Although not as compelling as some of her former novels, The Giver of Stars offers all the same components – adventure, romance, and breathtaking drama. The women each have a burden to overcome but they manage to persevere through prejudice, family restrictions, physical hardship, and, of course, the men. Not all the men are villains, however. Moyes has two love interests who manage to not only respect but also aid the women when they most need help.

Van Cleve, the controlling wealthy owner of the lands he is destroying with his coal mining, is the villain. As the story progresses, it seems likely he will prevail. If you have read any of Moyes’ books, you know she can be counted on for a happy ending, so I am not offering a spoiler to tell you she comes through again in this one, but the solution is almost at the end of the book and seems contrived.

In researching the novel, I found an uncomfortable note about another author claiming to have written a very similar novel published not long before this one. Author Kim Richardson’s novel – The Book Woman of Troublesome Creek – also about the packhorse women of Kentucky, was published a few months before Moyes’ novel. Her imagined characters face many of the same issues and incidents as Moyes’ women. Although Richardson brought her concerns to the publisher, the company decided no legal action on copyright infringement was warranted, and Richardson has declined to sue on her own.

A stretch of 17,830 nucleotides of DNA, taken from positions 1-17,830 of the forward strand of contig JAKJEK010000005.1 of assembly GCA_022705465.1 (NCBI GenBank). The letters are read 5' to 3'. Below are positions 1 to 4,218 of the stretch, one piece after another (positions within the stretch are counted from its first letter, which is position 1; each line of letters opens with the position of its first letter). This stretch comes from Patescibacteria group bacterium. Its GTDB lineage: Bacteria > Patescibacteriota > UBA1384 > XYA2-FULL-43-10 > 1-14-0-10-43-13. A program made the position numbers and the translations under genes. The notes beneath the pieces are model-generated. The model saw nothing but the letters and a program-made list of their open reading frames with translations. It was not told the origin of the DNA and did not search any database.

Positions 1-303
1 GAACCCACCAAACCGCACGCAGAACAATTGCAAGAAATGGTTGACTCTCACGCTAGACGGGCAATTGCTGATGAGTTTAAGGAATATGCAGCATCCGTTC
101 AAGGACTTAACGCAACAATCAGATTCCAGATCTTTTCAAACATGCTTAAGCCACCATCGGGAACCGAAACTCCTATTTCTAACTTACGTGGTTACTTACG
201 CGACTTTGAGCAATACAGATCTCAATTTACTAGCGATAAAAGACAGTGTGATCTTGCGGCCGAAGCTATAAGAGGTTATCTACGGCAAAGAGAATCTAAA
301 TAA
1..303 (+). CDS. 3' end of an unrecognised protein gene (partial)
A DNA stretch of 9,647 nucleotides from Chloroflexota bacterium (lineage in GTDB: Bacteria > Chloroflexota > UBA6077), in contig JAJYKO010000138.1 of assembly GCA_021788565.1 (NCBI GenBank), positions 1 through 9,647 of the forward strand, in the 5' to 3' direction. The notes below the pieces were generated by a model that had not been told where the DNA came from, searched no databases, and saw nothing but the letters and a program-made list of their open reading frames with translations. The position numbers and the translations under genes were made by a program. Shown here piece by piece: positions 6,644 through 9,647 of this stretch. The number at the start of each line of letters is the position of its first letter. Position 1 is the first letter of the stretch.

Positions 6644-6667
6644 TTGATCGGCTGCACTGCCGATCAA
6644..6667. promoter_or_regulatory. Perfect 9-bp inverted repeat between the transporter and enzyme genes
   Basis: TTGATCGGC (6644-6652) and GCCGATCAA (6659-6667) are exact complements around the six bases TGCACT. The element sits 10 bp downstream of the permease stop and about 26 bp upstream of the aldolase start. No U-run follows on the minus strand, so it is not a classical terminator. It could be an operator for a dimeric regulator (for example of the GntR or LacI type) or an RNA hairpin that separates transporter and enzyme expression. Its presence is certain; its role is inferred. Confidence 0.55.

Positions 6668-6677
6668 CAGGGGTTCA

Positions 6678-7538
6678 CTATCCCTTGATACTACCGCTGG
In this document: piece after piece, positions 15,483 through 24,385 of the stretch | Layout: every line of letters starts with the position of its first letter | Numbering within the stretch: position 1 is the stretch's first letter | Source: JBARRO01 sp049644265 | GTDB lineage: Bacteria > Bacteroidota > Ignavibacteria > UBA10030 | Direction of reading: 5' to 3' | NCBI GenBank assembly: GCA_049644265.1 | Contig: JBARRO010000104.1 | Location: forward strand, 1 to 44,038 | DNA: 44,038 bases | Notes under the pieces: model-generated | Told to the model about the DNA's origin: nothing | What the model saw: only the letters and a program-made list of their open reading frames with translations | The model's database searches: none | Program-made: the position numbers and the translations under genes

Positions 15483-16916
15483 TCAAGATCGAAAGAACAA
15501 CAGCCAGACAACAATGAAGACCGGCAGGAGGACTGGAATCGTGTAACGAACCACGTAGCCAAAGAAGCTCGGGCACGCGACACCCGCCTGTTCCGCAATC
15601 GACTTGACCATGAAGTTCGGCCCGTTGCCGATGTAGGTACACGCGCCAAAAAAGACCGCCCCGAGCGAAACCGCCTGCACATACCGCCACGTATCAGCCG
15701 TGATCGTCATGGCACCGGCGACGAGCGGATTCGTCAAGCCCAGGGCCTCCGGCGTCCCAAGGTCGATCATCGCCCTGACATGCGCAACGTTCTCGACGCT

My knowledgeable librarian who has read Richardson’s book tells me it has more of a science fiction vibe, but uses the same historical premise as Moyes. Richardson’s book is in my library system, and I have ordered it to compare notes myself. 

From volunteering at the Library for the Blind and Physically Handicapped in Hawaii, I know amazing librarians who give personalized service to the blind, identifying books they might like, chatting on the phone with patrons to discover their interests in reading, and mailing large print books or books on tape to their doors.  Librarians are among my favorite people, and literacy is among the issues I hold dear, so there can’t be enough books about both topics for me.

 

 

Off the Library Shelf

Although I tried linking to another writer’s “Library Lust” list, I was not successful, but here are a few books from my library I read in a sitting, so I could get back to the library for more books waiting for me:  The books all seem to come at once sometimes.  Have you ready any of them?

Never Have I Ever by Joshlyn Jackson

A complicated murder mystery drama, reminding me of Finn’s The Woman in the Window, with unreliable characters and a twisting plot.  A page turner full of betrayal, romance, and deception.  Amy Whey has started a new life but is soon battling to keep her past a secret when the devilish Angelica Roux shows up at book club. The two match wits as the drama continues into a surprising ending.